The latest collection of poems by the Pulitzer Prize winning poet, Charles Wright, is Bye-and-Bye: Selected Late Poems [811.54 WRI].
On a PBS Newshour segment in March of this year, Wright said,
...if a guy can't say what he has to say in three lines, he better change his job. Well, I haven't gotten that far yet, but at least I'm down to six lines.In Bye-and-Bye we can see how Wright has attempted to distill his thoughts and observations. The final portion of the book is "from Sestests" and is made up entirely of the six-line poems Wright mentioned above. Here's one that surprised me:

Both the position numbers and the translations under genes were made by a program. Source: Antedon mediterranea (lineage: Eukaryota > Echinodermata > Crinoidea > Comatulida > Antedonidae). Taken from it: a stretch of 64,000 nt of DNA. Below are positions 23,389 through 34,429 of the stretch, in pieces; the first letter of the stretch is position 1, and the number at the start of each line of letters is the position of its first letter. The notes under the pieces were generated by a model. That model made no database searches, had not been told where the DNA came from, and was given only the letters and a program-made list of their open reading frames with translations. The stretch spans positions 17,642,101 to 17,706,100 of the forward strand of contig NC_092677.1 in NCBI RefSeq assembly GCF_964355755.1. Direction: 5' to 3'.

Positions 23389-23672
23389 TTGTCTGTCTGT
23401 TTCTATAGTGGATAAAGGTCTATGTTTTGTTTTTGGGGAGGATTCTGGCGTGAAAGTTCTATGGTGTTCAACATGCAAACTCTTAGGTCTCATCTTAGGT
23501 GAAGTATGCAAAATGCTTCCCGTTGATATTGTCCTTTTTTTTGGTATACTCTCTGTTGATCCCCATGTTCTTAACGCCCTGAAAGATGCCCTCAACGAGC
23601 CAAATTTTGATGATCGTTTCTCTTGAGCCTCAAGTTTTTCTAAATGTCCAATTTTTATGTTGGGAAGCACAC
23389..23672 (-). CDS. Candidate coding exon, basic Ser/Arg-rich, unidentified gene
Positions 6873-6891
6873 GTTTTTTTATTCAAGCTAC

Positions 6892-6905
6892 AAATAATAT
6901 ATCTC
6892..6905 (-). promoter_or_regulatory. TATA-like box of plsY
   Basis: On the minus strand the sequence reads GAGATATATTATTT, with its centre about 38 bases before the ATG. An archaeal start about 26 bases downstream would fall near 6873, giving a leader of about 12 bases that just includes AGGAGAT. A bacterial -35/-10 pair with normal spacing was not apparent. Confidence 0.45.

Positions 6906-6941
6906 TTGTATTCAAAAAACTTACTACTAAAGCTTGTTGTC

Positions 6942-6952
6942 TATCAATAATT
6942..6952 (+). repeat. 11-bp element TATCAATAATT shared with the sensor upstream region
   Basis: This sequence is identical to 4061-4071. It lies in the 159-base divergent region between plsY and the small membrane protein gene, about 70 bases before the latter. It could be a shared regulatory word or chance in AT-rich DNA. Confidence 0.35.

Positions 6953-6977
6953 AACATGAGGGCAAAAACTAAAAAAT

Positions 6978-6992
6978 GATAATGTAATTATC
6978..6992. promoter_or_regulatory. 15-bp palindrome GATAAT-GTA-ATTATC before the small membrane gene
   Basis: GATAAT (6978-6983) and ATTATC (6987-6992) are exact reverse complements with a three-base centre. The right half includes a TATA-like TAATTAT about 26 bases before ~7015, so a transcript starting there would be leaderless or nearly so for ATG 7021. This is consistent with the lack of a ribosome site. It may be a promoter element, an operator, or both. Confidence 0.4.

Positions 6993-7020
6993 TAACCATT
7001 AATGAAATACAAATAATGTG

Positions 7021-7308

When the Horses Gallop AwayThe Poetry Friday Round-Up is being held at Carol's Corner.
from Us, It's a Good Thing
I always find it strange--though I shouldn't--how creatures don't
care for us the way we care for them.
Horses, for instance, and chipmunks, and any bird you'd name.
Empathy's only a one-way street.
And that's all right, I've come to believe.
It sets us up for ultimate things,
and penultimate ones as well.
It's a good lesson to have in your pocket when the Call comes to call.